Witnesses share warning after girl dies biting into dessert at Camp Sacramento

Published On: Jul 31 2013 04:32:47 AM HST

Tears welled up in her eyes and her voice cracked as Linda Biles pointed to pictures of her niece lined up on a table in her sister's Carmichael home.

"Make sure to let everyone know she loved gymnastics," Biles said.

Biles said Natalie Giorgi, 13, died after biting into a dessert treat covered with a frosting that contained peanut butter.

Giorgi had a diagnosed peanut allergy, and her family was vigilant about avoiding peanuts, said family friends.

Giorgi was celebrating the end of an annual multifamily summertime camping trip to Camp Sacramento in El Dorado County last week.

"It was heartbreaking," said Kelly Brothers, a family friend who was part of a group of roughly six dozen friends camping together.

Brothers said Giorgi bit into a Rice Krispie treat that she didn't know had peanut butter frosting.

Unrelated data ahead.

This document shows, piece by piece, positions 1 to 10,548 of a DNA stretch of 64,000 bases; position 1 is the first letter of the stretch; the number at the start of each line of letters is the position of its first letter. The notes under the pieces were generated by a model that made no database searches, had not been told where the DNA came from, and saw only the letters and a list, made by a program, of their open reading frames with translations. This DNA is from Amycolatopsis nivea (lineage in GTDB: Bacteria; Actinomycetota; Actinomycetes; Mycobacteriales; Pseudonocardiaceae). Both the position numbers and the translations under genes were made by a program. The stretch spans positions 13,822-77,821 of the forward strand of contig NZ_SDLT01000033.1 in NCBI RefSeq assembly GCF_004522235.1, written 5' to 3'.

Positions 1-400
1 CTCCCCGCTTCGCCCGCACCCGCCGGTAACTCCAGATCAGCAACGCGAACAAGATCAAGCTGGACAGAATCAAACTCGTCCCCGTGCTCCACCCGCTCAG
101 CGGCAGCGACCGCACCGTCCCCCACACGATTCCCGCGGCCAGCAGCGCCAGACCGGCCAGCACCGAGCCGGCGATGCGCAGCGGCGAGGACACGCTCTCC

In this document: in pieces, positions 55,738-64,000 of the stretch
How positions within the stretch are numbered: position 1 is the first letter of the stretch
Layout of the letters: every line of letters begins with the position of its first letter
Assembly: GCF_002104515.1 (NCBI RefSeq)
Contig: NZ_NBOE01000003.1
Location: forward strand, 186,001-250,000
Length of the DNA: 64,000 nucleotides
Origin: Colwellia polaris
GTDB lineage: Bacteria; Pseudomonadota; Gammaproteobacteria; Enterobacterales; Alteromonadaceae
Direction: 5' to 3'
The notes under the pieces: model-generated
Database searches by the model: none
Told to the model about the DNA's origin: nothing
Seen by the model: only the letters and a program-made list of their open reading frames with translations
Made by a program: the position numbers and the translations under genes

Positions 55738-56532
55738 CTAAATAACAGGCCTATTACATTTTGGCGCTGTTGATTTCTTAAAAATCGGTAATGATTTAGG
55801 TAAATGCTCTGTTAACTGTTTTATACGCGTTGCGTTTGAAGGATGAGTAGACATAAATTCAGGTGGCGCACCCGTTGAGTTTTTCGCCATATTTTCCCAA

Within 20 minutes, the teenager was vomiting and falling into anaphylactic shock, even as her father injected her with three EpiPens.

EpiPens are used to treat an allergic reaction.

"Her dad was a doctor and he couldn't save her from one bite of a dessert. This is a lesson to all of us how serious these allergies are," said Brothers.

Dr. Travis Miller specializes in food allergies with the Capital Allergy and Respiratory Disease Center.

Miller said the number of peanut allergy incidents has tripled in the past decade.

"It's a tough question to answer why," Miller said. "But there are some theories, including that we dry roast peanuts in this country, versus boiling them like much of the rest of the world. The theory is that may create a more allergenic peanut."

Miller said immunotherapy, involving the use of peanuts to build a tolerance with affected persons, has shown some success, but remains controversial within the medical profession.

As for Brothers, who witnessed the girl's death, he said what he saw is proof no one should ever scoff when confronted with a separate peanut-free table in the school cafeteria or a request not to eat peanuts on an airplane.

"There were people who rolled their eyes, I'm sure, but no one ever said anything. I'm sure no one will ever do that again, because we now know what one bite of a peanut can do to a young girl," Brothers said.


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